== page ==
Amyloid-? (A?) peptide accumulation and aggregation in the brain lead to synaptic dysfunction and neurotoxicity. Increasing evidence indicates that impaired A? clearance is an early and central pathogenic event in Alzheimer's disease (AD). Our long-term goal is to understand the molecular and cellular pathways by which A? is either cleared from the brain or accumulated to form toxic aggregates. A? clearance and aggregation are regulated by A? chaperones and cell surface receptors. Apolipoprotein E (apoE) is a major A? chaperone and cholesterol carrier in the brain. Of the three apoE isoforms in humans (E2, E3, E4), the ?4 allele of the APOE gene is the strongest genetic risk factor for AD. Mounting evidence indicates that both apoE and apoE receptors, members of the low-density lipoprotein receptor (LDLR) family, play important roles in A? clearance, aggregation and toxicity. During our previous funding period, we have delineated the specific roles of a major apoE receptor, the LDLR-related protein 1 (LRP1), in neuronal A? uptake and trafficking. We found that neuronal LRP1 functions together with cell surface heparan sulfate proteoglycan (HSPG) to mediate A? uptake, trafficking and eventual delivery to lysosomes. Conditional knockout of Lrp1 in neurons in adult mice leads to increase A? accumulation and amyloid plaque deposition. Interestingly, while apoE3 promotes A? degradation, apoE4 facilitates A? accumulation and aggregation in the lysosomes. Finally, we found that the apoE receptor LRP1 and HSPG also play important roles in A? metabolism by astrocytes. Based on these observations, our overall hypothesis is that apoE and apoE receptor LRP1 and HSPG play critical roles in A? uptake and trafficking to lysosomes by neurons and astrocytes, and that the efficiency of A? clearance is differentially regulated by apoE isoforms. Thus, our overall goal for this competitive renewal application is to use both in vitro and in vivo models to systematically dissect how apoE isoforms and apoE receptors regulate A? clearance, aggregation and toxicity. We propose three specific aims to test our hypothesis.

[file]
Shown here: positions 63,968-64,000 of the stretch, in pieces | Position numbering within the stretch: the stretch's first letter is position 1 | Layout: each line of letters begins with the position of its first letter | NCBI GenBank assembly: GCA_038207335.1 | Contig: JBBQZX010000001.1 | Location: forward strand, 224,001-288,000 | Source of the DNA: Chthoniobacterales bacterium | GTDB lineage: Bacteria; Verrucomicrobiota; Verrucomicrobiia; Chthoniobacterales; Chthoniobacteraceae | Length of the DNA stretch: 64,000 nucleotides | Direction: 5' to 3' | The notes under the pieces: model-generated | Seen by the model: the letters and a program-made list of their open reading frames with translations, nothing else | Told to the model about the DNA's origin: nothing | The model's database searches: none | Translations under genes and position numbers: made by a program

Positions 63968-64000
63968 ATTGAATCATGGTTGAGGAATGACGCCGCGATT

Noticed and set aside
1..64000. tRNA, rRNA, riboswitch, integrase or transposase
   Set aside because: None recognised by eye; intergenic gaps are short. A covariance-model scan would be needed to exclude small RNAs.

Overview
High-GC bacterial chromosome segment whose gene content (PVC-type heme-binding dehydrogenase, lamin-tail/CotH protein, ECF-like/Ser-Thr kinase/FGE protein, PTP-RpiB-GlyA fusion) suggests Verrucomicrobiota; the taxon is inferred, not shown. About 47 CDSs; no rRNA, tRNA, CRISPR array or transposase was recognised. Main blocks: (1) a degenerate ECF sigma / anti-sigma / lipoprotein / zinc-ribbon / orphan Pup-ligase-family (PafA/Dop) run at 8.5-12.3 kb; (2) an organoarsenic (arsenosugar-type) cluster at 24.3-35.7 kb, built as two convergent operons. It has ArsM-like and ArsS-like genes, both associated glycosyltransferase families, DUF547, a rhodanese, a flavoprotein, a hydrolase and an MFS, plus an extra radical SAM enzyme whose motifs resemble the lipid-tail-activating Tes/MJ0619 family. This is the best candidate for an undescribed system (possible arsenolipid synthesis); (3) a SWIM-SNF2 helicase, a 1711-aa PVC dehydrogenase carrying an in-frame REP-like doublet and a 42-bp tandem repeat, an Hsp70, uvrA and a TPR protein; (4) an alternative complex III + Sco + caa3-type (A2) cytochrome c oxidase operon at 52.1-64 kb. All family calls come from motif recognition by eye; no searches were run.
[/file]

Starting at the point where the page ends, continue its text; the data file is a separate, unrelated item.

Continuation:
In Aim 1, we will use primary cultured neurons and astrocytes to analyze the specific roles of apoE isoforms and apoE receptors in A? endocytic trafficking to lysosomes, its degradation, aggregation and toxicity.
In Aim 2, we will use in vivo microdialysis technique to assess the roles of apoE isoforms and apoE receptors in brain A? clearance.
In Aim 3, we will use conditional knockout mouse models to examine the roles of apoE receptors in A? aggregation and pathology. Together, our proposed studies will likely provide insight into the mechanisms underlying A? clearance and aggregation pathways in the brain and uncover how apoE isoforms and apoE receptors regulate these events in AD.
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